As Montgomery County considers a bus rapid transit system to ease traffic congestion and expand mass transit, those familiar with BRT say design and performance are crucial to a system’s success.
Montgomery County’s Transit Task Force has recommended a 160-mile network of 23 BRT corridors be built in the next nine to 20 years. The recommendation calls for building the system in three phases, starting in the highest economic development priority areas, and estimates the capital cost of the total system to be $1.8 billion with an average annual operating cost of $1.1 million per mile.
In its May report, the task force said 70 percent of commuters drive alone and estimated BRT would have a daily ridership of 165,000 to 207,000.
Washington, D.C.-area commuters lose 74 hours — or more than three days — each year in delayed traffic, according to the 2011 annual Urban Mobility Report by the Texas Transportation Institute. On a typical weekday, that translates to two hours spent commuting by each driver.
Whether riders will opt for BRT over their car or other transportation comes down to how a system is designed and built, said Dennis Hinebaugh, director of the National Bus Rapid Transit Institute of the University of South Florida in Tampa.
What one community might need to grow ridership could be quality stations and vehicles that run in mixed traffic, he said. Whereas in Montgomery County, it might need exclusive lanes.
‘A bus is a bus is a bus’
In its recommendation, the task force abandoned the traditional moniker of BRT for RTV, or Rapid Transit Vehicle, to break away from the stigma of the bus and describe the “unique rapid transit vehicle system that it has proposed.”
But those experienced with BRT say it’s best to call the project what it is.
“A bus is a bus is a bus. You can put lipstick on a pig but it is still a pig,” said Doug Bowen of the New Jersey Association of Railroad Passengers. “If it is on rubber tires and it’s not a truck, van or automobile, it is a bus.”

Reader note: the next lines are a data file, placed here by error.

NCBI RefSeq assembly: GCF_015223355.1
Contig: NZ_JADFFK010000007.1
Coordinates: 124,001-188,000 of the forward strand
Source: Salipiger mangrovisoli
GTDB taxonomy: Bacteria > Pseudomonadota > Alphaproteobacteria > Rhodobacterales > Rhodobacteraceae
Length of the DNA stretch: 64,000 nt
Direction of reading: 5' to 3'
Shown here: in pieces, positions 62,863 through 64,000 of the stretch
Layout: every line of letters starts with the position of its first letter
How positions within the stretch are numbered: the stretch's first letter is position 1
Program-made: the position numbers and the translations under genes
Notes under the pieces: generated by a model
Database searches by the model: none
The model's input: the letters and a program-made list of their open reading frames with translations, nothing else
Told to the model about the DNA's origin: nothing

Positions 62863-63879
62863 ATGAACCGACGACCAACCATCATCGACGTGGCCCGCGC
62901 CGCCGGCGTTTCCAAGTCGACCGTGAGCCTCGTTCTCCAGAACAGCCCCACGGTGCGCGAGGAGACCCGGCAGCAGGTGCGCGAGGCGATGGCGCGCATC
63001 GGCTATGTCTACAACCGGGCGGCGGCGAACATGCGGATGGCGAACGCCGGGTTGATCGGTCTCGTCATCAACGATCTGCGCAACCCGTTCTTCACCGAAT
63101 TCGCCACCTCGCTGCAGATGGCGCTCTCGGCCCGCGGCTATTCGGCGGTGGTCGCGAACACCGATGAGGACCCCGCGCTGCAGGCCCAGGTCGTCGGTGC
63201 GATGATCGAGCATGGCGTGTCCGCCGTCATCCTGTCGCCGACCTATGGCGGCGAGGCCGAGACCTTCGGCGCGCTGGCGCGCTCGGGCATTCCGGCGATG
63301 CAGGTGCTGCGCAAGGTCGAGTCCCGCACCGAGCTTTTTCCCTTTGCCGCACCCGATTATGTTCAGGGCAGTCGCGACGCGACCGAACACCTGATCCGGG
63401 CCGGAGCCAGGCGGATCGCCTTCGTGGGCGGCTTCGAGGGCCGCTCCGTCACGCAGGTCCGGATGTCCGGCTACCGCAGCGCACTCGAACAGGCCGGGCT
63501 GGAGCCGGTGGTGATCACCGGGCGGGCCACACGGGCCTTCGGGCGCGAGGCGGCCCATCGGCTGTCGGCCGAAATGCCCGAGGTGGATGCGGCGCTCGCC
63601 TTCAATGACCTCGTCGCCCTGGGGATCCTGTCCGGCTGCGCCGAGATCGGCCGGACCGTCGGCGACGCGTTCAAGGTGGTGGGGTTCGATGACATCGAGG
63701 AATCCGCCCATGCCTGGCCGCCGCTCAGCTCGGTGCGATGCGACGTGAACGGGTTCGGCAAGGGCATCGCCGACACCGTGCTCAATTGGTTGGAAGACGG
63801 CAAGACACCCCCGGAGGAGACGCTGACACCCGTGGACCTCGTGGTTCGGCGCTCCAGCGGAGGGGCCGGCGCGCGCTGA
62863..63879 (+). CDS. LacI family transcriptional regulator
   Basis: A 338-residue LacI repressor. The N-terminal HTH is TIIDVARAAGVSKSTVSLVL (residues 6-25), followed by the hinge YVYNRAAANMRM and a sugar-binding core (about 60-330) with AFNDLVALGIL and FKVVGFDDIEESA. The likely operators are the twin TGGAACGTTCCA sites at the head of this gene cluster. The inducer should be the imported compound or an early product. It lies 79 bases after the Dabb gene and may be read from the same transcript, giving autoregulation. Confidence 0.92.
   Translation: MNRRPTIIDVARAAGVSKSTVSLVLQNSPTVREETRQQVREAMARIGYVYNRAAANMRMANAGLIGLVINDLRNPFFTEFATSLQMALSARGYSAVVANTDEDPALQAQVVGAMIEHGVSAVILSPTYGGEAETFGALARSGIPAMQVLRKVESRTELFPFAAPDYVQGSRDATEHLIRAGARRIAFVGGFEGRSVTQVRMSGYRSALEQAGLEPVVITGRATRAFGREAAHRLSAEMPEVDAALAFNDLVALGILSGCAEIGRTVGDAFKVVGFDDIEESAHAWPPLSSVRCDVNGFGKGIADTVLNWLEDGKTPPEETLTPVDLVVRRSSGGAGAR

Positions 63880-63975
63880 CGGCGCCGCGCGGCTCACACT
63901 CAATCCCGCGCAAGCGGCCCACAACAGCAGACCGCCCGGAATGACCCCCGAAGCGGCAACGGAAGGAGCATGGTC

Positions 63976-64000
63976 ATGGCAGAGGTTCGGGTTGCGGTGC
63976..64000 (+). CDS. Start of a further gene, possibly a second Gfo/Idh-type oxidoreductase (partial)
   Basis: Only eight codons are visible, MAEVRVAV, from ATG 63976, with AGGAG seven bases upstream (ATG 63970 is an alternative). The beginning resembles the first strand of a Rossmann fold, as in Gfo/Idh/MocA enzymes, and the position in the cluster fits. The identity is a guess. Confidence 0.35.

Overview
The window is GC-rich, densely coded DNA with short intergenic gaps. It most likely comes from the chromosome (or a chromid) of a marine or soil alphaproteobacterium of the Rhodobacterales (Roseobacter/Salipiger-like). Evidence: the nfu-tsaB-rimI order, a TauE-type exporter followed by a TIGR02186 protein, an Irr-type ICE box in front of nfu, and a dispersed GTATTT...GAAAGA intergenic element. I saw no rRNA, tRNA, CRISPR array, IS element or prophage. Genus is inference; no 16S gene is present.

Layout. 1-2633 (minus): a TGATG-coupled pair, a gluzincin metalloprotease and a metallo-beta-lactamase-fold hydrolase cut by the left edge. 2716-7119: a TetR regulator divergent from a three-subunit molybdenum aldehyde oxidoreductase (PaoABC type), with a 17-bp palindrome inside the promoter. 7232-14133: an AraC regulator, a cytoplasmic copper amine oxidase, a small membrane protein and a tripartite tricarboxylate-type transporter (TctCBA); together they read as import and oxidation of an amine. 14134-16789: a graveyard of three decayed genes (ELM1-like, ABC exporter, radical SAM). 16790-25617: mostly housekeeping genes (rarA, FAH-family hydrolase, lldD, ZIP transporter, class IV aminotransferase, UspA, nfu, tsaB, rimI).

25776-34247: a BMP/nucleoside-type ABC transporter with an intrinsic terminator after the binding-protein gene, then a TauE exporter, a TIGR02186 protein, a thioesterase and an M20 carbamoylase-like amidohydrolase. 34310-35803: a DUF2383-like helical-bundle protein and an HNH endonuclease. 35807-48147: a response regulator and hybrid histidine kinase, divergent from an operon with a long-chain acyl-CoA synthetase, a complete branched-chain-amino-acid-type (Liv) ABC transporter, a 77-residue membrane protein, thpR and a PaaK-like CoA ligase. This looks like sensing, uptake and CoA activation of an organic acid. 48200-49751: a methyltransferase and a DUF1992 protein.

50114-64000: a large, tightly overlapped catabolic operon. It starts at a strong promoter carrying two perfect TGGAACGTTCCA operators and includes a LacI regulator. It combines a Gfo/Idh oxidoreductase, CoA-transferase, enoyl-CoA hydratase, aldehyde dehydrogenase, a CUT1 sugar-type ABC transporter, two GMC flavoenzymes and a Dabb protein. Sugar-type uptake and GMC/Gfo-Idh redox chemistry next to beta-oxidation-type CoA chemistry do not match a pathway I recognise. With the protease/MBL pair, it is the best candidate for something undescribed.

While not opposed to bus transit, Bowen was critical of arguments for BRT as advocates try to sell it to their communities.
“Not calling BRT a bus is deceptive,” he said. “If this is the system you are selling to your community, be honest and factual.”
Hinebaugh said what you call the system does not change how riders or developers perceive it.
“You can call it whatever you want, people know what it is when they see it,” he said. “What people look at is performance, quality and reliability.”
Quality, reliability matter
Ridership numbers from across America indicate riders will and do use BRT, particularly those who did not previously use transit.
Report 118 of the Transit Cooperative Research Program, dated 2007, showed ridership increased between 20 percent and 100 percent in areas where BRT was built. Additionally, a large portion of the ridership comes from new trips, not other forms of transit, according to the report.
The 2009 “Characteristics of Bus Rapid Transit for Decision-Making” report funded by the Federal Transit Administration found in 2008 that the Los Angeles County, Calif., Orange Line corridor had an average weekday ridership of 41,580 before BRT was built. After it opened in 2005, ridership increased 51 percent, to 62,597, and BRT was found to be 25 percent faster than local bus routes, according to the report.
The 14-mile Orange Line carries more than 20,000 riders each weekday.
Starting in April 2012, the Los Angeles County Metropolitan Transportation Authority is reporting average weekday ridership growth to about 25,000.